So, summer is officially over (in the sense that school starts or has started. I understand it still feels like summer out there in some places.) As for my summer reading list, I read 4.5 out of the five books (I've read much more than 4.5, but not all of them were on the list). I'm in the middle of Harrington on Hold 'Em, and it's a great book that has augmented my poker game plenty so far. I've come to a point in the book that I need to read over a couple of times, as there are lots of good information there that I need to soak in so I can incorporate into my game. Since I will eventually finish that book (I've seriously committed to improving my poker skill and making some quality dough from it), I'm not going to put it on my fall reading list. The reading list is for myself, as it's supposed to be for fun and for personal development. Here are the five books I will read this fall, with fall ending on December 1st right after the Thanksgiving holiday (Thanksgiving is totally fall).
Ghosts of Jim Crow: Ending Racism in Post-Racial America
I've started this book, and it was something that piqued my interest since I read The New Jim Crow. Institutionalized racism, and the idea of race in general, is very intriguing to me since it's treated so differently in Hawaii and the state doesn't have the same racial history and experience as the rest of the United States. I like it so far, and I particularly like how the author covers racism since the early years of the United States. I'm curious to see if, and how, he tackles the drug war and how much he covers of the current climate.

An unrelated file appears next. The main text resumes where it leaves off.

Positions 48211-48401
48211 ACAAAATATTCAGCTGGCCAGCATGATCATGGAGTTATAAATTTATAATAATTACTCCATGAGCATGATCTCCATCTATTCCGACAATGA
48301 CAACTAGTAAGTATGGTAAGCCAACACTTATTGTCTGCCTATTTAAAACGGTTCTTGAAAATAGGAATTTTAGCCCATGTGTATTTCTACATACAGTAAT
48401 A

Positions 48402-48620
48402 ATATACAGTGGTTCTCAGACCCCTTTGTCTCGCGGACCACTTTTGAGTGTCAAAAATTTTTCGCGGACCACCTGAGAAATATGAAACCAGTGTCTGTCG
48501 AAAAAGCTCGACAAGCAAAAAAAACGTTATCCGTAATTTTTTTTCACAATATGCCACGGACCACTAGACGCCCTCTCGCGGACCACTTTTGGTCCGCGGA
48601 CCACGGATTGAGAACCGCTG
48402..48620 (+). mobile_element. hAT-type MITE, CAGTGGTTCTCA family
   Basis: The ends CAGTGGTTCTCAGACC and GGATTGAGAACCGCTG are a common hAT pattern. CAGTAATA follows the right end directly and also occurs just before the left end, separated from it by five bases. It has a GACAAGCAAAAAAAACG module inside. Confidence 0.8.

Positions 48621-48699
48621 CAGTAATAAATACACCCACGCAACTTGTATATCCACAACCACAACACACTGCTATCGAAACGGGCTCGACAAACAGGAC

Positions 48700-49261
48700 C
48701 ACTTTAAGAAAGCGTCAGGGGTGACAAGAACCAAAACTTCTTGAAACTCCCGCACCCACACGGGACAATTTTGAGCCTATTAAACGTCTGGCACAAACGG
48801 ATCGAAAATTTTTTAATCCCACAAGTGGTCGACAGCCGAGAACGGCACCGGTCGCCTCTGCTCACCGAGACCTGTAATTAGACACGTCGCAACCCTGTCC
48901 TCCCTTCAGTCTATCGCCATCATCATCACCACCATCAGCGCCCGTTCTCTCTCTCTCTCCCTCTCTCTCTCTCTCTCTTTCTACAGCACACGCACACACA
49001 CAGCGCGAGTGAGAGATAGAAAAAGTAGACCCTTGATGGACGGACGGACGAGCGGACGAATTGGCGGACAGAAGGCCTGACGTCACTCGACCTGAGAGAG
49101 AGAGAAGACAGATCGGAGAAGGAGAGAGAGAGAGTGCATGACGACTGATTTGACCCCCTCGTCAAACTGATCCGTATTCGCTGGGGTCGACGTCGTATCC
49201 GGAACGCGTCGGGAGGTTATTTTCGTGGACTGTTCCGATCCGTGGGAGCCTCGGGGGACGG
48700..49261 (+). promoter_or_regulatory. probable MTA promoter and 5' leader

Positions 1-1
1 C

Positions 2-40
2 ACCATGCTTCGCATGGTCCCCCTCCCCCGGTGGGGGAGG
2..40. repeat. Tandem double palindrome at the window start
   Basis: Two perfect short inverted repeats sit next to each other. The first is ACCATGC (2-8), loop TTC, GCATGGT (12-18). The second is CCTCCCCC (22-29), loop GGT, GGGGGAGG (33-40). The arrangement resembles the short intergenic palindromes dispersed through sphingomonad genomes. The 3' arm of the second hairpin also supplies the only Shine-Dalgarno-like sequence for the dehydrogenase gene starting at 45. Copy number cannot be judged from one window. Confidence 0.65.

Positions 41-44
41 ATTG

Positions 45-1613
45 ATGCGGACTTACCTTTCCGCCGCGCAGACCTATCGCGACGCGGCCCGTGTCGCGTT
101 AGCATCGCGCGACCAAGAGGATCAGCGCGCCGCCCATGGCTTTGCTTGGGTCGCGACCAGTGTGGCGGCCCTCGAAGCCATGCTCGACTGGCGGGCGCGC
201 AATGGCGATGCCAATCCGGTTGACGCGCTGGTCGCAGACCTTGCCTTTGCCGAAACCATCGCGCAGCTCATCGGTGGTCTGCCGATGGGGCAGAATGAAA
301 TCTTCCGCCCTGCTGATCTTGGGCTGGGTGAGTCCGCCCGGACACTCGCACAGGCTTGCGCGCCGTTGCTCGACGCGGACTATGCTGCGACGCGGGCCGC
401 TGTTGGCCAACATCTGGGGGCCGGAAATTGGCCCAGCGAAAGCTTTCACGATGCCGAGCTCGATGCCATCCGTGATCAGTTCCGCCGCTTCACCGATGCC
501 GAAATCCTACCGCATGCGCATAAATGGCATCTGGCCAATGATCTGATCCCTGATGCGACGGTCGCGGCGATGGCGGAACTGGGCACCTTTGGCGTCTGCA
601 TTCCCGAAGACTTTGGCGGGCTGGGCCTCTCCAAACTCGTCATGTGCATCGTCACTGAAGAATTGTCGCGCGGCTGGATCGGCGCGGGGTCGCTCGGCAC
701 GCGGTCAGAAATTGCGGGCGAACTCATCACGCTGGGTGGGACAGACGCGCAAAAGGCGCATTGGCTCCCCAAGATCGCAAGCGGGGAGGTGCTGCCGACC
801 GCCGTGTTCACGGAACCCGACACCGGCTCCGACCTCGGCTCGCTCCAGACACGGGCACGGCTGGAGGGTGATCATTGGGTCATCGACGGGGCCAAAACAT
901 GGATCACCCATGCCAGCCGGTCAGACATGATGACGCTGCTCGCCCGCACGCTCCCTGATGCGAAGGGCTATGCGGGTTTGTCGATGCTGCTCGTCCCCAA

Dollarocracy: How the Money and Media Election Complex Is Destroying America
I'm really excited to read this once, since I work in media and am incredibly curious about money, politics, and how these things affect the media. I feel like I'm going to be blown away by what's in this book because I'm somewhat aware of the problem and what's going on, but I think that what I know is just the tip of the iceberg. I want to know what this book has to say.
Collision 2012: Obama Vs. Romney and the Future of Elections in America
This book tells the story of the 2012 presidential election. I understand that I was there, and am very aware of what happened, but the 2012 election was an eventful 18, 24 months. There were lots of, noteworthy people saying lots of, well, noteworthy things. I don't mind reliving it again, especially since this book offers insight and perspective that I wouldn't have experienced when everything was taking place.
Dirty Wars: The World is a Battlefield
This one is our current book club reading for our Amnesty International chapter. I've started it, but it's a beast of a book (over 500 pages), and I would like to finish it before our October meeting. It's essentially about America's covert wars, drone strikes, and the U.S foreign policy of "the world is a battlefield." Once I'm able to borrow it again from the library, I'll make it a point to read it.
Act of Congress: How America's Essential Institution Works, and How It Doesn't
I started this one on a random day at the library. I need to kill some time before and event, and it was hot out, so sitting in the library and picking a book to read seemed like a good idea. This was the book I found. I read the introduction and I want to read the rest. It's about Congress' response to the financial crisis, particularly the whole story behind getting the Dodd-Frank Act passed. From what I understand, this bill was stripped of much of its teeth that even though it passed, it really doesn't do anything to regulate any industries or to change any of the things that led to the crash in 2008 in the first place.